At length, the patterns shifted and receded, and I was back. Closer to sanity—forever changed, if not ruined.

Whizzers, p.153

 

On the 6th of each month, I send out a monthly newsletter to my subscriber list. I’m not entirely sure how I settled on that date. Maybe it’s because my birthday is November 6th, or maybe it was just happenstance. Whatever the case, I rarely request feedback, though I often ask my readers to tell their friends and colleagues about my work.

This month, I requested some very specific feedback, in an email with the tongue-in-cheek subject line Whaddya Want From Me? I asked my subscribers what they’d like to see more of in those monthly missives.

To my surprise, I got a reply that said, Tell us a drunk tale.

Well, hell, I can do that.

 

Active Means Something Different To Me…

Like most people with long-term sobriety, I also have a bit of colorful history that preceded it. In my case, the decades of sobriety now exceed my “active” years by a factor of three to one—about 30 years sober that followed a history of around 10 years—but some of those years brought adventures that would send a chill down any parent’s spine.

The quote above, from my recent novel Whizzers, is a case in point. Filled with much more autobiographical material than my previous three novels combined, Whizzers blurs the lines between a fictional version of me who travels through time and the actual me, with many of my real-life experiences. Some date from childhood, but others include the active years.

It was July, 1986. A buddy of mine came over to my parents’ house, where I was staying alone while they vacationed in Nova Scotia. We each took a hit of LSD, and I figured we’d be in for a night of hilarity.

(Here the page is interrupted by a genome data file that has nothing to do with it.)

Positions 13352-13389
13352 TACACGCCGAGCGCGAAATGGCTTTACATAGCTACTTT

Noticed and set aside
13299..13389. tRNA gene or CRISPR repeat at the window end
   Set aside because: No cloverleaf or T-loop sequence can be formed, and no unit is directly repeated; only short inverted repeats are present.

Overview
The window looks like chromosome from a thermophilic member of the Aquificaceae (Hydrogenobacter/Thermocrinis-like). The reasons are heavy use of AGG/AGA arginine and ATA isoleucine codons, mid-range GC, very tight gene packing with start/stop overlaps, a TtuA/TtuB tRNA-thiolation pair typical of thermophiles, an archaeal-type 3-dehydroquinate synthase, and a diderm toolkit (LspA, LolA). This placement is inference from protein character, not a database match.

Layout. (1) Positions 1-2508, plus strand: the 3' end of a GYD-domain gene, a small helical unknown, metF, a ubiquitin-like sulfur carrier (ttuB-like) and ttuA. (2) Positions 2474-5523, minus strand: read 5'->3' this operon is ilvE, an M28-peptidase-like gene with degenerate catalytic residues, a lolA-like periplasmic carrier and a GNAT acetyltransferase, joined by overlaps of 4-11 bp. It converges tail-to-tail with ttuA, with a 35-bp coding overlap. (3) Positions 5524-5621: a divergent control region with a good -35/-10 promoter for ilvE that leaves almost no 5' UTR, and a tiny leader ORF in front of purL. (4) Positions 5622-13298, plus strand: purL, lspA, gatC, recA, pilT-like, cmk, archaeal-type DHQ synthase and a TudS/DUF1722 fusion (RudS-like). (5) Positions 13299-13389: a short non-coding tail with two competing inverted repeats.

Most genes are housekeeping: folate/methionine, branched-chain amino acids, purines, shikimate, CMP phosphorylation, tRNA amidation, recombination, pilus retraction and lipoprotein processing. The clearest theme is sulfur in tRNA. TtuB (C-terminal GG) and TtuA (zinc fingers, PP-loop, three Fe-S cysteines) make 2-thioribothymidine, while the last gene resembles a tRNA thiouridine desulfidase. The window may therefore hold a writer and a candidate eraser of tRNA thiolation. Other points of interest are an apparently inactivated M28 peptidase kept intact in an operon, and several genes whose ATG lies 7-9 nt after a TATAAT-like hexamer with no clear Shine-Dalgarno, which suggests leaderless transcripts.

Unfortunately, my friend had just taken the exact same dose the previous night. So while I began to feel the effects within the hour, he got no effect. A few beers along the way, and he was ready to head home and go to sleep, whereas I knew I’d be up all night.

After my buddy went home, my girlfriend at the time stopped by. She had zero experiences with psychedelics—and would eventually add spice to her own story by “upgrading” from dating me to dating a guy who dealt coke and carried a gun—but she was worried about me.

I assured her everything was fine, don’t worry about me, and so on. But it was not an enjoyable visit. She left, and now I had a good eight to ten hours ahead of me, alone.

 

The Ultimate Buzzkill

Thinking I’d listen to some fun music, I tuned the radio into a syndicated program called “The Grateful Dead Hour.” Right at the beginning of the show, the host announced that Jerry Garcia had slipped into a diabetic coma, and then queued up the dirge-like classic Mission In The Rain.

Already feeling jangly, my state of mind slid down like a snowball rolling down a hill. Like said snowball, it went faster and grew larger as it descended. Before long, I was alone and in a state I can only describe as dumbfounded.

It wasn’t just that I was a Deadhead, or that my mood had been shaken by the disappointing experiences with my friend or girlfriend. Anyone who has ever used these types of drugs will know that they shouldn’t be taken in an uncontrolled environment. Avoid all news, don’t answer any phone calls, and for God’s sake, don’t be alone. Those were all no-brainers when it came to psychedelics.

The scene above from Whizzers is pretty accurate. I can still recall, with morbid clarity, the Freddie Krueger-like slashes that appeared in the shifting patterns on the ceiling above my bed, where I lay transfixed, utterly alone. Just riding it out, as it were.

So there you have it—a true story of surviving the bad old days. Not exactly glamorous, but then, not much of that stuff really is, at least from today’s perspective. And isn’t that really what it’s all about?

For more tales of insanity and survival, check out Whizzers online from your favorite retailers.